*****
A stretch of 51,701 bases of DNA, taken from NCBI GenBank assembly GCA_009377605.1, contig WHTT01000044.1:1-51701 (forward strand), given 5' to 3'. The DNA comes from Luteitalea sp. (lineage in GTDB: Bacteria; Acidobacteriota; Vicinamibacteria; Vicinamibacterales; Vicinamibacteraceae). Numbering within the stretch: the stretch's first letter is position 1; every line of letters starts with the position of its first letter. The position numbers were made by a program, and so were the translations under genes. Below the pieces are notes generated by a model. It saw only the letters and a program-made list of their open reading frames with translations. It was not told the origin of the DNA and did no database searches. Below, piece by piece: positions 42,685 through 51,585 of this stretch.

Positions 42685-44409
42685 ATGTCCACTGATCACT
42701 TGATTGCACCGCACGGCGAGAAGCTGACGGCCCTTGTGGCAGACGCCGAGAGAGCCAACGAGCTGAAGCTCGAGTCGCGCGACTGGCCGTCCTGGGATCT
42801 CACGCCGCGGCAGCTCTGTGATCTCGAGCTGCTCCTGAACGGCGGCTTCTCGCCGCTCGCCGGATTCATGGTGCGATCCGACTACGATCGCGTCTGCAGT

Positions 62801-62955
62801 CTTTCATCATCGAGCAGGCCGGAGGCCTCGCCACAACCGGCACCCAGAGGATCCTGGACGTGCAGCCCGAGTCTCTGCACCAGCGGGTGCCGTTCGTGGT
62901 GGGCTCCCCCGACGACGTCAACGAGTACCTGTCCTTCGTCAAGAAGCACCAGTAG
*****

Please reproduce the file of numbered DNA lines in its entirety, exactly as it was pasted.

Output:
A stretch of 51,701 bases of DNA, taken from NCBI GenBank assembly GCA_009377605.1, contig WHTT01000044.1:1-51701 (forward strand), given 5' to 3'. The DNA comes from Luteitalea sp. (lineage in GTDB: Bacteria; Acidobacteriota; Vicinamibacteria; Vicinamibacterales; Vicinamibacteraceae). Numbering within the stretch: the stretch's first letter is position 1; every line of letters starts with the position of its first letter. The position numbers were made by a program, and so were the translations under genes. Below the pieces are notes generated by a model. It saw only the letters and a program-made list of their open reading frames with translations. It was not told the origin of the DNA and did no database searches. Below, piece by piece: positions 42,685 through 51,585 of this stretch.

Positions 42685-44409
42685 ATGTCCACTGATCACT
42701 TGATTGCACCGCACGGCGAGAAGCTGACGGCCCTTGTGGCAGACGCCGAGAGAGCCAACGAGCTGAAGCTCGAGTCGCGCGACTGGCCGTCCTGGGATCT
42801 CACGCCGCGGCAGCTCTGTGATCTCGAGCTGCTCCTGAACGGCGGCTTCTCGCCGCTCGCCGGATTCATGGTGCGATCCGACTACGATCGCGTCTGCAGT

Positions 62801-62955
62801 CTTTCATCATCGAGCAGGCCGGAGGCCTCGCCACAACCGGCACCCAGAGGATCCTGGACGTGCAGCCCGAGTCTCTGCACCAGCGGGTGCCGTTCGTGGT
62901 GGGCTCCCCCGACGACGTCAACGAGTACCTGTCCTTCGTCAAGAAGCACCAGTAG